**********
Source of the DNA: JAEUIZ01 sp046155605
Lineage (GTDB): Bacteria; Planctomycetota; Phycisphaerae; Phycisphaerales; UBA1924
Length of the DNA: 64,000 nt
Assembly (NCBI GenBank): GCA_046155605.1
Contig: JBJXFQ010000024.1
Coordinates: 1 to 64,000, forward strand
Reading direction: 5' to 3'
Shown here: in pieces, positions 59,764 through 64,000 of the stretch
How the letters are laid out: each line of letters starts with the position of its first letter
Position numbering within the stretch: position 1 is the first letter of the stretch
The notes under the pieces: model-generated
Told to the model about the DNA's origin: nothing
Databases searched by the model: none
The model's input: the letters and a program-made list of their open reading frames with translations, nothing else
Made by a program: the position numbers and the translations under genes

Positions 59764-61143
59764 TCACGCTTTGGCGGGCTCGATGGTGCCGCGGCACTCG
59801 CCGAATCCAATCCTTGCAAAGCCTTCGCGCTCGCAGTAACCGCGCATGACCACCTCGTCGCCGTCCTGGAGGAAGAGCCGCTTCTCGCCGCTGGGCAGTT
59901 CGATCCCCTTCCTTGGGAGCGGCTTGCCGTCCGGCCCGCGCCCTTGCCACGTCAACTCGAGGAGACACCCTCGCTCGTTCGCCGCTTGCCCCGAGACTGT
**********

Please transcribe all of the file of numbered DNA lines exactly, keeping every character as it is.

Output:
Source of the DNA: JAEUIZ01 sp046155605
Lineage (GTDB): Bacteria; Planctomycetota; Phycisphaerae; Phycisphaerales; UBA1924
Length of the DNA: 64,000 nt
Assembly (NCBI GenBank): GCA_046155605.1
Contig: JBJXFQ010000024.1
Coordinates: 1 to 64,000, forward strand
Reading direction: 5' to 3'
Shown here: in pieces, positions 59,764 through 64,000 of the stretch
How the letters are laid out: each line of letters starts with the position of its first letter
Position numbering within the stretch: position 1 is the first letter of the stretch
The notes under the pieces: model-generated
Told to the model about the DNA's origin: nothing
Databases searched by the model: none
The model's input: the letters and a program-made list of their open reading frames with translations, nothing else
Made by a program: the position numbers and the translations under genes

Positions 59764-61143
59764 TCACGCTTTGGCGGGCTCGATGGTGCCGCGGCACTCG
59801 CCGAATCCAATCCTTGCAAAGCCTTCGCGCTCGCAGTAACCGCGCATGACCACCTCGTCGCCGTCCTGGAGGAAGAGCCGCTTCTCGCCGCTGGGCAGTT
59901 CGATCCCCTTCCTTGGGAGCGGCTTGCCGTCCGGCCCGCGCCCTTGCCACGTCAACTCGAGGAGACACCCTCGCTCGTTCGCCGCTTGCCCCGAGACTGT